New York is the first state in the United States to ban cryptocurrency mining in a landmark regulatory move. On Tuesday, Governor Kathy Hochul signed a measure that immediately bans the use of fossil fuels in “proof-of-work” crypto mining. The legislation states that no new mining licenses will be given and no current permissions will be renewed for two years (A7389C).
The bill’s justification is the substantial environmental and societal costs associated with cryptocurrency mining. In addition to the freeze, the new legislation requires the New York Department of Environmental Conservation to provide an environmental impact assessment within a year examining the statewide effect of proof of work mining.
I am signing this legislation into law to build on New York’s nation-leading Climate Leadership and Community Protection Act, the most aggressive climate and clean energy law in the nation, while also continuing in our steadfast efforts to support economic development and job creation in upstate New York. I recognize the importance of creating economic opportunity in communities that have been left behind. This is why I will continue to invest in economic development projects that create the jobs of the future…while also taking important steps to prioritize the protection of our environment.Kathy Hochul, Governor of New York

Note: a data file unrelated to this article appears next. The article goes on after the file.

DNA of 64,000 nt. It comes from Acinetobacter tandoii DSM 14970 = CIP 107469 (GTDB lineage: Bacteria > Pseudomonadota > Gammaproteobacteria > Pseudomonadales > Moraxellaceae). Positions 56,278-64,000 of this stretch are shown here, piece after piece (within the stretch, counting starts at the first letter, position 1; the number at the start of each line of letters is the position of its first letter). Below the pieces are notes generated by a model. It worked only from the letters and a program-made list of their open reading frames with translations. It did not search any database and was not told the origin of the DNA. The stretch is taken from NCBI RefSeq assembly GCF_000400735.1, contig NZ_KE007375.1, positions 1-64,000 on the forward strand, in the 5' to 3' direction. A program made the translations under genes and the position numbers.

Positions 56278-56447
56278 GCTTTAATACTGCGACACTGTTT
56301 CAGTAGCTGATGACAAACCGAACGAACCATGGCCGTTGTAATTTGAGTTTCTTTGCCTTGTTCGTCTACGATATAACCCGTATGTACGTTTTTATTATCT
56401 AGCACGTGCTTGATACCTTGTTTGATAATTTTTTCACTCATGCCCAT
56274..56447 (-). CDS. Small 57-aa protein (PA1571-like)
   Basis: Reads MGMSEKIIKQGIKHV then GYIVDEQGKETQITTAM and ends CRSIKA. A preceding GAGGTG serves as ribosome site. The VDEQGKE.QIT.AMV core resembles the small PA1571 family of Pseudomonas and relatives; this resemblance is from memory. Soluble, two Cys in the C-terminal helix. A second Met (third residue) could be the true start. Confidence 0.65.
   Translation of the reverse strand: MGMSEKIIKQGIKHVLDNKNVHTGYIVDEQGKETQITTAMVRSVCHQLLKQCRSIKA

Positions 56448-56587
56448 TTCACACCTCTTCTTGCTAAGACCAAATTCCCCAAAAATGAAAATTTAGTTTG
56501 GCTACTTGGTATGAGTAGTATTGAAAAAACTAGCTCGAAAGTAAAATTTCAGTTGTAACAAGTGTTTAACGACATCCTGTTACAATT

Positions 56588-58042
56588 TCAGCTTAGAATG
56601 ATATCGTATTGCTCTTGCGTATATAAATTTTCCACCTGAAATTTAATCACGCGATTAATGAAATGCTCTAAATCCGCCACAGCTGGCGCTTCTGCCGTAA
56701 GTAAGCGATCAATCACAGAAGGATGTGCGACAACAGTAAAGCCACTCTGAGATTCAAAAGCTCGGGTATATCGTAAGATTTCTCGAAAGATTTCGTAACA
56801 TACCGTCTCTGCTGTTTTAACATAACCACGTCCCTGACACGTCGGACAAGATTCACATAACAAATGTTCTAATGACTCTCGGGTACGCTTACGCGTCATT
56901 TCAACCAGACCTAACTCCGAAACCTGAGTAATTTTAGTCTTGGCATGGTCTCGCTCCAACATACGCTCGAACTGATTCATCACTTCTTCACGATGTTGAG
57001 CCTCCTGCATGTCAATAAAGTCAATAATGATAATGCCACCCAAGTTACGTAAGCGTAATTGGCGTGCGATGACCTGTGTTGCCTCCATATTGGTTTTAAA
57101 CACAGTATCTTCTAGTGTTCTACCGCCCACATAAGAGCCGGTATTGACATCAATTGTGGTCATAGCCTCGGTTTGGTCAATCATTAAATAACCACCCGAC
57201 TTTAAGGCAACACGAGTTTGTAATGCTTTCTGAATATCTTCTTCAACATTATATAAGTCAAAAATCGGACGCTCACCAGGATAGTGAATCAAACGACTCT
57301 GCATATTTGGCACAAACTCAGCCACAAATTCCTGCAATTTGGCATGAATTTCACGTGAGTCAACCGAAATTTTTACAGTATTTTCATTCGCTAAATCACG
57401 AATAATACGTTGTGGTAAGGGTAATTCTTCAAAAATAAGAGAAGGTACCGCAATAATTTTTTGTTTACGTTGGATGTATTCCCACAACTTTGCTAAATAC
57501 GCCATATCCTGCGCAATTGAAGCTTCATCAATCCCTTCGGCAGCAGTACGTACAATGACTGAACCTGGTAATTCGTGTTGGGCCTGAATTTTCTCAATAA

The ban only applies to crypto mining that doesn’t utilise proof-of-work, Bitcoin’s very energy-intensive method for verifying transactions. Because miners must constantly operate specialised machinery to add blocks of validated transactions to the blockchain in order to receive new tokens in exchange, Bitcoin consumes as much power in a year as a small nation.
The new regulation in New York is directed at the mining corporations who intend to employ gas and coal facilities to fuel their operations. Neither miners that use green energy nor blockchains like Ethereum, which have switched to a less resource-intensive validation process, are subject to its rules.
Despite the state senate’s approval of the now-signed law in June, Hochul did not publicly commit to signing it until this week. Those in favour of cryptocurrencies, like New York City Mayor Eric Adams, lobbied hard for the governor to reject the measure out of fear that its regulations will discourage investment and stunt the development of the cryptocurrency sector in the state. Crypto supporters were also concerned that other states will follow New York’s example and implement similar laws, given the state’s image as a Democratic trendsetter.